Viv Hardwick finds actor Stewart Wright travelling full steam ahead as a new version of The Railway Children prepares to call at NewcastleTHE steam train powered version of The Railway Children, which has seen York’s rail museum and King’s Cross Station attract large audiences, now has a rival on the rails as a new Exeter Northcott Theatre production prepares for its first stop in Newcastle.Actor Stewart Wright smiles about his role being one of the Perks of the job, because his pivotal role of E Nesbit’s station master is every bit as important in David Simpson’s fresh adaptation as that of York-based Mike Kenny.
“It’s a different version to York, which is quite site-specific involving a real steam engine. We’re touring to live theatres so we can’t have a real train. It might have been a dampener, and I did think, ‘Oh how’s this going to work?’ But there’s an exciting way that the play brings the age of steam to life. David Simpson’s work is quite clever and Perks also acts as narrator and we’re really hoping the audience will find this an interesting new version,” says the actor, who has TV credits in Doc Martin (PC Mark Mylow) and Dr Who, where he starred in the recent BBC three-parter as a rebel fighter.
Stewart got his chance to wave a flag and blow a whistle after talking to director Paul Jepson and feels that opening the tour at Newcastle Theatre Royal fits perfectly with Tyneside’s rail pioneering Stephenson family.
Did he immediately book a ticket for Bernard Cribbins’ 1970 film version of Perks? “No, that’s not my approach. I’m aware of the film and have often seen parts of it on TV over the years, but I wouldn’t go and watch another performance of the same role. I suppose I’ve come more from the angle of him being a character that engages the interest of children. That’s been my focus. He becomes a little bit of a surrogate father to the three children Roberta (Millie Turner), Peter (Vinay Lad) and Phyllis (Katherine Carlton). The train stuff is his place of work and the backdrop to how they all meet, but I’m interested in how the children warm to him,” says Stewart.
Perks plays his part in the intrigue, adventure, joy and jubilation as the youngsters made a new life next to a Yorkshire countryside stretch of railway and eventually solve the mystery of their missing father.
As a dad himself – “I’m quite new to it with a two-year-old and an 11-week-old… and still standing” – Stewart now finds the “Daddy, my daddy” reunion scene involving Roberta to be even more poignant.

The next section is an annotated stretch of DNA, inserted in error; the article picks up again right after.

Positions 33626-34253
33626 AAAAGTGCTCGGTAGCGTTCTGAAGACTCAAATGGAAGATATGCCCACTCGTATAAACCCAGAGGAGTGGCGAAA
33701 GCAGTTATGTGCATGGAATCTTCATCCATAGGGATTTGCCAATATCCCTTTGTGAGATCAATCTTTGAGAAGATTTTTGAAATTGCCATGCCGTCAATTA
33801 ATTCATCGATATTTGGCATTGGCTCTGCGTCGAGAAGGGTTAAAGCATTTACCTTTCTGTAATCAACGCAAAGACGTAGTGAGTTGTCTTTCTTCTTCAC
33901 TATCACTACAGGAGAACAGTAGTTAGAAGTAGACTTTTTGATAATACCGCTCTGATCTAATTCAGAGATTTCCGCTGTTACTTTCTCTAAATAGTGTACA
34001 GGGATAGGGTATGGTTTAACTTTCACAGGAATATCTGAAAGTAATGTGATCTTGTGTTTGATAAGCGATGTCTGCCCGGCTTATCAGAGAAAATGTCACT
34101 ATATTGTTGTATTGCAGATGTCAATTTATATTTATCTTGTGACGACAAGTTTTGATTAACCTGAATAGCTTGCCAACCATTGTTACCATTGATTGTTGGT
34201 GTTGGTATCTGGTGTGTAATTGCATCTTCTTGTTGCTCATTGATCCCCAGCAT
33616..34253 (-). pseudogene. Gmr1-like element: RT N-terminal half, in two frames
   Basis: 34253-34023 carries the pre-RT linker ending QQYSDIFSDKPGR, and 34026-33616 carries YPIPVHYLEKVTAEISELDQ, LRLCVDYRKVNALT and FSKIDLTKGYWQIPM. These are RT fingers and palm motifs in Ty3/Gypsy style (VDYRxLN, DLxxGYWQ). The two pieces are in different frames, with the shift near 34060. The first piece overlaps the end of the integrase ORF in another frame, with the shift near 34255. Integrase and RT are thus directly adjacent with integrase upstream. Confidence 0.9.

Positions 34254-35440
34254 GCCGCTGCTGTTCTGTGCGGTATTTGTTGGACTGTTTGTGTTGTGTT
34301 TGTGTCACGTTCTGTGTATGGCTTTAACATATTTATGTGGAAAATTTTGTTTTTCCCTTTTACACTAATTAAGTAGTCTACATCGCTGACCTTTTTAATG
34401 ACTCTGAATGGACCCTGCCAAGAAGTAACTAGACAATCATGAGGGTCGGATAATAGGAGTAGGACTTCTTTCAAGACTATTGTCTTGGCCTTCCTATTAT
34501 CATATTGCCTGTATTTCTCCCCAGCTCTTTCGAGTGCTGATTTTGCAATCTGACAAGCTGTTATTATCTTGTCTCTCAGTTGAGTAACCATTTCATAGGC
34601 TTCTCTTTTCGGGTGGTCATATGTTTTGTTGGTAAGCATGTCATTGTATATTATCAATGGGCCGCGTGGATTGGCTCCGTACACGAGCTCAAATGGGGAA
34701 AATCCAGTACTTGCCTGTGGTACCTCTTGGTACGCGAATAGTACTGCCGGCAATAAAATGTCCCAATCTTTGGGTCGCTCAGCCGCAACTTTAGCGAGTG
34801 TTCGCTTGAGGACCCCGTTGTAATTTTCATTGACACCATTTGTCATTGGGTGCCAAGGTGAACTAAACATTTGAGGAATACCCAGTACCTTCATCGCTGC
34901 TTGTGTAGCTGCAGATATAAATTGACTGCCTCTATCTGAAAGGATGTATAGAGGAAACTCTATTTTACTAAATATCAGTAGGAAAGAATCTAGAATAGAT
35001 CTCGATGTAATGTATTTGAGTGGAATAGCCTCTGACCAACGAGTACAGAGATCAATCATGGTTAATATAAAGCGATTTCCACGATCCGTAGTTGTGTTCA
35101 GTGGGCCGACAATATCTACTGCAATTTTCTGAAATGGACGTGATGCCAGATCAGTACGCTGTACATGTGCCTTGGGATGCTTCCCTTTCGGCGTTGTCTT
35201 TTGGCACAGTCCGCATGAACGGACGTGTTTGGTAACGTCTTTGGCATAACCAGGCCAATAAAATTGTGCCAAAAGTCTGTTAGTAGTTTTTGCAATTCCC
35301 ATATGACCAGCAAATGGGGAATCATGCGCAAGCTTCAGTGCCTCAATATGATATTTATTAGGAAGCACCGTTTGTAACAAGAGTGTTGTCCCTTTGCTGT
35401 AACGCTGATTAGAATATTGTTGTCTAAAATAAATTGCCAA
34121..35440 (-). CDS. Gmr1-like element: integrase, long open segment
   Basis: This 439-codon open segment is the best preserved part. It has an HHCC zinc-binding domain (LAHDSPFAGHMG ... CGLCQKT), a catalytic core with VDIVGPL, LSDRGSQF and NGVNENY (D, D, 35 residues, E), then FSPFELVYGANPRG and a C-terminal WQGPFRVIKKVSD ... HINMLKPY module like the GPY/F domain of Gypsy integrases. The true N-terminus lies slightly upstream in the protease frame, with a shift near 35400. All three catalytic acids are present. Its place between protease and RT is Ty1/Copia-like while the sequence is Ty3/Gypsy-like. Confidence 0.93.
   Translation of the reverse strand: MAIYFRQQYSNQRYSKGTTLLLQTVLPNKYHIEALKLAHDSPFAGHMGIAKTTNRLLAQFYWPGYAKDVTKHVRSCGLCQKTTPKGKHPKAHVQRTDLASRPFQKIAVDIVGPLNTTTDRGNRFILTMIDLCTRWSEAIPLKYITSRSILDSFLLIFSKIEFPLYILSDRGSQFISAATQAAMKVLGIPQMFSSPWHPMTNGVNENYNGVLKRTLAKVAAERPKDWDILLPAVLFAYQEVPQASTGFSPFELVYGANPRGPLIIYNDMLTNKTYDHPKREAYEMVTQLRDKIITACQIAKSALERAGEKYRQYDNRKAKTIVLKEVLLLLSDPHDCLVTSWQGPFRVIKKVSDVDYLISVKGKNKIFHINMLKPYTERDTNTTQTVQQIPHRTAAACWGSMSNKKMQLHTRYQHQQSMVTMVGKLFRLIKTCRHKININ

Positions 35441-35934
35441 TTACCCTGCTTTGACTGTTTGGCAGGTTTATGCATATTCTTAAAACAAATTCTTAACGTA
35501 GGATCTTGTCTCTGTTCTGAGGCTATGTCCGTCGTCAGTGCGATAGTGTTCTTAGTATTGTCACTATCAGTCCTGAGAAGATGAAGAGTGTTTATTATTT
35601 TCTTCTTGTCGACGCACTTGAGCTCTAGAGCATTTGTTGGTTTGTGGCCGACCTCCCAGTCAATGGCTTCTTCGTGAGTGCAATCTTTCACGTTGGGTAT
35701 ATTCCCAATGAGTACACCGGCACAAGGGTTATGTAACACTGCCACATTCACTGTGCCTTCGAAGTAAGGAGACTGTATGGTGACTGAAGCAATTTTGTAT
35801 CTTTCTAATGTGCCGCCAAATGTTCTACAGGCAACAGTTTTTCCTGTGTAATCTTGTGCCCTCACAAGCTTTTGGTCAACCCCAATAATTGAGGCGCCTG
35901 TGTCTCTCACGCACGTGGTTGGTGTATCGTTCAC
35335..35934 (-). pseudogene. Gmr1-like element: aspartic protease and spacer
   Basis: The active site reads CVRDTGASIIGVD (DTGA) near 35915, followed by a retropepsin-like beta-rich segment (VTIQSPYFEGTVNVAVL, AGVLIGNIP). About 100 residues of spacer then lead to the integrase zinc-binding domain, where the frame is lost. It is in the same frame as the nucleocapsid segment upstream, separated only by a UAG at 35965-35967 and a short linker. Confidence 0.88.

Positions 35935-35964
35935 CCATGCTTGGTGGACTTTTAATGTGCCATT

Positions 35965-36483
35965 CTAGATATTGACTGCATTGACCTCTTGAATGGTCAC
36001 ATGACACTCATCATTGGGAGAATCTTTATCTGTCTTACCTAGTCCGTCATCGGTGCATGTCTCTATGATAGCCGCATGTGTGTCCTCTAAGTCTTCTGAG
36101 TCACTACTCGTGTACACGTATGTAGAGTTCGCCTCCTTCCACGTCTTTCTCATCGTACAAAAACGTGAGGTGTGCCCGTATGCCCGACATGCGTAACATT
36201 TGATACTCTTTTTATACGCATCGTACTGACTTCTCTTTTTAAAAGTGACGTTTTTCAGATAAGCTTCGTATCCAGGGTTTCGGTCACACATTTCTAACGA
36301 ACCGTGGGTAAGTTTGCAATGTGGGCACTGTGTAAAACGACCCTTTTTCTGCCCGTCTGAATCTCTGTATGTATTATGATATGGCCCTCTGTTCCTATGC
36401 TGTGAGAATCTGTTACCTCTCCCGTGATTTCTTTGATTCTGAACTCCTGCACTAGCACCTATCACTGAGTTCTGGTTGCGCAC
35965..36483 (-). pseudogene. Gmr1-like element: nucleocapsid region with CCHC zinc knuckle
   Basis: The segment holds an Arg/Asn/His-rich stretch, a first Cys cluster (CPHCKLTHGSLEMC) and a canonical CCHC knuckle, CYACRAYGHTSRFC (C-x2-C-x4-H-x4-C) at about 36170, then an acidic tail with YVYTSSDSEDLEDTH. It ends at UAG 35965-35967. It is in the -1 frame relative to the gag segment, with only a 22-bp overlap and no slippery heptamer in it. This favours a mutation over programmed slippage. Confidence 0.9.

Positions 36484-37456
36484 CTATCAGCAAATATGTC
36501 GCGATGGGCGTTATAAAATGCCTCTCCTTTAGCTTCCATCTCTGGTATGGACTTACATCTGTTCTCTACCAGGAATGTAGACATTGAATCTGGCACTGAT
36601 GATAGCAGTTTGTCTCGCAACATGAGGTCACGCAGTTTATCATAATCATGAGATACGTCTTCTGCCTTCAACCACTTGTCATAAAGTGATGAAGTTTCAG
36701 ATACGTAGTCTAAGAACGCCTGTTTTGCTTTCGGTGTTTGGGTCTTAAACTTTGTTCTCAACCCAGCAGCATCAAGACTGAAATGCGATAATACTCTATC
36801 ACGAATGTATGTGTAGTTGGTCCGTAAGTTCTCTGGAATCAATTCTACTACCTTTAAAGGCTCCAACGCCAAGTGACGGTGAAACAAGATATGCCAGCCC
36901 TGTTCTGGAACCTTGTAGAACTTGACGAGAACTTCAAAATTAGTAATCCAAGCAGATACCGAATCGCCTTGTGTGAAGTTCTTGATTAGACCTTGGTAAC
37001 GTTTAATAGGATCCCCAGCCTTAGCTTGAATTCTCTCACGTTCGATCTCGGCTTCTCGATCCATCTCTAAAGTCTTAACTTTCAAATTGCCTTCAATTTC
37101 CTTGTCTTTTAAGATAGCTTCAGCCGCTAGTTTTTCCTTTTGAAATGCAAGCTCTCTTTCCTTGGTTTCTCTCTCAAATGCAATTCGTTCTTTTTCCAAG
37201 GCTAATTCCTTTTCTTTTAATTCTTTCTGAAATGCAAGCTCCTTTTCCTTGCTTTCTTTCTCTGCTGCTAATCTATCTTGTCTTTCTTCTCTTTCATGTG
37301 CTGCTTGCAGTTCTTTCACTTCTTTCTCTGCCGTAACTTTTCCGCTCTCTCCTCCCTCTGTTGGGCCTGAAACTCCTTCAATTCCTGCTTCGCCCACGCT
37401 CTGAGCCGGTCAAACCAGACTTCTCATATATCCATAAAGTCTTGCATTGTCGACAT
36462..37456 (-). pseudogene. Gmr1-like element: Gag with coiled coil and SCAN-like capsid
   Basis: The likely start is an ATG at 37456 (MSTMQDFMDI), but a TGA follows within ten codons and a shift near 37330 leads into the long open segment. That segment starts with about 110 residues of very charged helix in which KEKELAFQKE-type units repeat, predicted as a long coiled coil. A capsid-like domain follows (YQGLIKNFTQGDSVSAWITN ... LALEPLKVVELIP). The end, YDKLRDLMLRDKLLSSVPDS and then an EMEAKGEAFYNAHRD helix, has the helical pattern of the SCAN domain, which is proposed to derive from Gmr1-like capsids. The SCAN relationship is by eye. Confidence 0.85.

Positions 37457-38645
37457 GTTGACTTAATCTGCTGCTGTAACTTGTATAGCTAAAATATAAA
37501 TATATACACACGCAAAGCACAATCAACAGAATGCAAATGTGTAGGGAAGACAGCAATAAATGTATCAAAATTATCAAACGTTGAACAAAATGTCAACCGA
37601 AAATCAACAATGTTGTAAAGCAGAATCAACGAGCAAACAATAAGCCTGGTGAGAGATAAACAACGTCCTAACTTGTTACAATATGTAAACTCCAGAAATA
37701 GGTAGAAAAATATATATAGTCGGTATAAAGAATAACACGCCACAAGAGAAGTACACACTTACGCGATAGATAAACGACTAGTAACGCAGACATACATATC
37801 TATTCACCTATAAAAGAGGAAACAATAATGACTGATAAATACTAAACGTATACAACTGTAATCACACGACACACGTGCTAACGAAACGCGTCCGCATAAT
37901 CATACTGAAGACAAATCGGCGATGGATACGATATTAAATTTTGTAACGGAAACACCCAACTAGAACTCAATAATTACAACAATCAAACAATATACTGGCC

“There is a real emotional undertone to this scene for anyone in a family. It moves me now that I have the separation from my family now that I’ve away working. It’s almost ironic that I’m telling a story about a father who is away. The story wouldn’t work if all the piece weren’t in place and it’s also about childhood and what freedoms that children have. These are all topics that come up for each generation as they look back at the childhood they had compared to the next generation. There’s something romantic about the childhood’s of the Railway Children era and also for adaptations of books like Swallows and Amazons (which Stewart also toured),” he says.
Stewart says he wasn’t a trainspotter in his youth, but does recall being allowed to have adventures with other children. “I certainly got on the wrong side of my parents a few times, as they did with me, but we are all still talking,” he jokes.
The actor hopes that his oldest child Arthur will be able to watch his performance on stage during the tour. “At least 15 minutes might be possible, but I’m hoping to be still working in a few years time so that he can come to see something else.”
Stewart recalls touring to Newcastle previously as a drama school graduate in a Pinero farce called The Magistrate, which starred Ian Richardson. “I was 22 or 23 and that was 20 years ago and it was also to the Theatre Royal. I feel very lucky to have had the variety of shows over the years and I’m really hoping to keep hold of all the strands like TV, theatre, film, radio and improvisation. Perks is a cracking role and a play that moved me when I read it, and not all plays do,” he says.
“I fell in love with theatre acting rather than television and I moved to TV because that was where I just happened to get a break. That was a mockumentary series years ago, but I always thought I’d stay in theatre. When I appeared in Swallows and Amazons I was playing the role of one of the children, Roger the seven-year-old. That is a very different experience, and there are adults playing children in The Railway Children. They are young actors, but not children. I get to play an adult.
“I think everyone should try getting back into the skin of a seven-year-old. It is quite liberating and a stress-free world. Someone else provides the meals, washes the sheets and pays the bills and all you have to do is rock up and throw tantrums.”
The Railway Children, Newcastle Theatre Royal, Monday, June 26, to Saturday, July 1. Box Office: 08448-112121 or theatreroyal.co.uk
Source: Tyne Wear Echo